- Finding the Right Option
- What Level of Care Do I Need?
- When is it the Right Time for Senior Living?
- How Do I Find the Right Senior Living Community?
- Financial Planning
- Average Cost of Senior Living
- Helpful Financial Resources
- Understanding Medicare Coverage
- Veterans Benefits
- Having the Conversation
- How to Prepare for the Conversation
- Helping the Conversation Go Smoothly
- Next Steps After the Conversation
How to Get Your Move Started
You’ve done your research, toured several communities and decided where you want to enjoy the next season of life. If that’s you, give yourself a pat on the back! Now it’s time to get ready to move.
There’s more to moving into a new home than simply packing up your things and taking them from one place to another. Moving is usually an emotional process. If you recognize ahead of time that the transition will probably bring up some combination of hopeful and sad emotions, you can be better prepared to embrace this new chapter of life.
What you can do to start the moving process.
1. Visit the new apartment a few times before moving day so you can get a better understanding of how much space you really have. Make sure to take a tape measure so you can determine whether that beloved armchair is really going to fit in your new space.
2. Go through one room at a time when it’s time to start downsizing. Start with the least sentimental spaces and work your way to the more sentimental pieces. Once you start making decisions about things like that extra knife set and dusty old bicycle, you’re more prepared to tackle things like clothing and picture frames.
3. Sort items into boxes labeled “keep,” “donate,” “sell,” and “throw away.” Make sure the boxes are taped, labeled and ready to go before you start sorting through the house so you don’t lose your momentum along the way. You might even want to consider having a box dedicated to giving sentimental items to loved ones.
4. Take photos of the things you love but aren’t going to keep so you can reminisce without carrying the items to your new home. This is a great option for things like children’s artwork, musical instruments, sentimental pieces of furniture and formal dishware.
5. Keep in mind that the memories are more important than the items. That doesn’t mean this process will be easy, and it’s okay if takes some time to part with beloved items. But you can still carry those memories without the physical items.
If You Need to Sell Your House
If you’re planning to move into a senior living community and want to sell your current home, Paragon Home Resources is an excellent resource. This national company can provide support with everything from managing and selling a property to coordinating the sorting and distribution of your belongings. You may even have an opportunity to earn a cash back reward.
To learn more about what they offer and how they can help you on your senior living journey, visit www.paragonhomeresources.com.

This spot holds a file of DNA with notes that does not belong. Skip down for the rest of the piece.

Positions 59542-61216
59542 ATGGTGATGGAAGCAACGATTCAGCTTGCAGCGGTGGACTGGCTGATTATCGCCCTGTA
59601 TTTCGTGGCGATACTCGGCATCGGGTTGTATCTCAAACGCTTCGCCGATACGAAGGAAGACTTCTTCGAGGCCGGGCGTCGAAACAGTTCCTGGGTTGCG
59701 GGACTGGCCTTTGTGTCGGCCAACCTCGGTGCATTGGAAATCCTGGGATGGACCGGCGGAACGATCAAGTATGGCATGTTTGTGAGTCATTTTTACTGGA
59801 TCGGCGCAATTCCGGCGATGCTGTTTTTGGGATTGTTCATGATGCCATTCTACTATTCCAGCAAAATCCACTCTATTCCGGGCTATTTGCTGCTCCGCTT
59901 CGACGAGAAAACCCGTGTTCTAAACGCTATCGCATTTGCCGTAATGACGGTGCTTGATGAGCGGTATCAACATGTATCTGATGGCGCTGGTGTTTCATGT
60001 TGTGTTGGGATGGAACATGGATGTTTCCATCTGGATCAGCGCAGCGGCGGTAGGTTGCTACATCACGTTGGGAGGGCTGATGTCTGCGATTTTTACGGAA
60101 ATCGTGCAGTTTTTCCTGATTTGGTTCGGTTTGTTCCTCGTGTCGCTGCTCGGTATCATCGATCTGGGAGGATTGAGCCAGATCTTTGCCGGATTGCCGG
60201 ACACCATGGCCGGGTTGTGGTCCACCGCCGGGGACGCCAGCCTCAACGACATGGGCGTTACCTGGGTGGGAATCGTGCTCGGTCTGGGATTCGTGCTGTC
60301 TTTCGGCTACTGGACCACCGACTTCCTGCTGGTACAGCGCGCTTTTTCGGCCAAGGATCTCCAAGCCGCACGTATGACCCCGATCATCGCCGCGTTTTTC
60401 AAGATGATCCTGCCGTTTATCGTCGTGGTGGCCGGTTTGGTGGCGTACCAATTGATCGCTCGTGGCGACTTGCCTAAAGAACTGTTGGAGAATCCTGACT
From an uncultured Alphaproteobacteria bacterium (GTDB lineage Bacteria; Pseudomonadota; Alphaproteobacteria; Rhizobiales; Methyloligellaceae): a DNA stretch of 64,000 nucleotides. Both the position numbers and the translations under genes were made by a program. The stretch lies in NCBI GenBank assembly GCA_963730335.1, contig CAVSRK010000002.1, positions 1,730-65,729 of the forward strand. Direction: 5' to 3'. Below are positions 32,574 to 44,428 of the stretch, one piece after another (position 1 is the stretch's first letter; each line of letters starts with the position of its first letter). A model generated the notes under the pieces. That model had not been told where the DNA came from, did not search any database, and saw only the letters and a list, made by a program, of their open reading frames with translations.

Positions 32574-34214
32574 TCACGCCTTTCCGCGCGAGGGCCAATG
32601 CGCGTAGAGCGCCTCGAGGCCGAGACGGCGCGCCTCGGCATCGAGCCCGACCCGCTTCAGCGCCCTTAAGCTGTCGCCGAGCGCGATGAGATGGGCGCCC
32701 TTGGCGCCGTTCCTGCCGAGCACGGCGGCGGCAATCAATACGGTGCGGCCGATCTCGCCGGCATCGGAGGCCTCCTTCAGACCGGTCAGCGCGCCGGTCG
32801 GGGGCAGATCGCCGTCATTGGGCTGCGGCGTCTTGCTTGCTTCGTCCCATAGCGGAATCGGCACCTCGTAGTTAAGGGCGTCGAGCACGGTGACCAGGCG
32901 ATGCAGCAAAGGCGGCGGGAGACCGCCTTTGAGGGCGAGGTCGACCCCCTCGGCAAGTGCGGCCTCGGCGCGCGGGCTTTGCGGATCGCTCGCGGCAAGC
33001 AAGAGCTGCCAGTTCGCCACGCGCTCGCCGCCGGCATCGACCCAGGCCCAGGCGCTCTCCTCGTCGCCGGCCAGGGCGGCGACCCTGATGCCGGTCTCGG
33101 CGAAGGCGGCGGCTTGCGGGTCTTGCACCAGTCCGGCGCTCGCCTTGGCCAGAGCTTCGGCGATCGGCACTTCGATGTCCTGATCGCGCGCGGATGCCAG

For Caregivers: How to Manage Guilt
When you’re helping a parent move into a senior living community, you may find yourself wondering if you’re doing the right thing by encouraging them to leave their home. Will your parents be happy? Is this the only decision that makes sense? Is the timing right?
If you’re dealing with questions like these, here are some things to think through that may help you find peace in the decision:
1. Know you aren’t alone.
Wrestling with some feelings of guilt and doubt is a normal part of the process, but you don’t have to go through it alone. Reach out to trusted friends and family members and ask if they can be available to listen and give advice when you’re having a difficult time.
2. Trust that you’re doing the best you can with the knowledge you have.
If you’re like most adult children, you are only going to deal with this process once or twice in your life. There is no dress rehearsal, and it isn’t always going to be perfect. Find comfort in knowing that you can only do the best you can with the information you have—and that’s okay.
3. Stay positive.
Whether you realize it or not, your attitude plays an important role in your loved one’s life. Staying positive and hopeful about the transition to senior living is a great way to encourage them to stay positive and hopeful too.
4. Be an advocate for your parent.
Moving day doesn’t mean you need to stop being involved. Don’t be afraid to be an advocate for your parents, even in their new home. You know them best and should feel comfortable talking to the staff about any specific concerns or requests you feel would help them better transition or adjust to community life.
5. Embrace your support system.
It’s okay to feel sad and acknowledge a sense of loss in this process, but don’t let those emotions consume you. It’s also wise to turn to your support system in these moments rather than burdening your parents.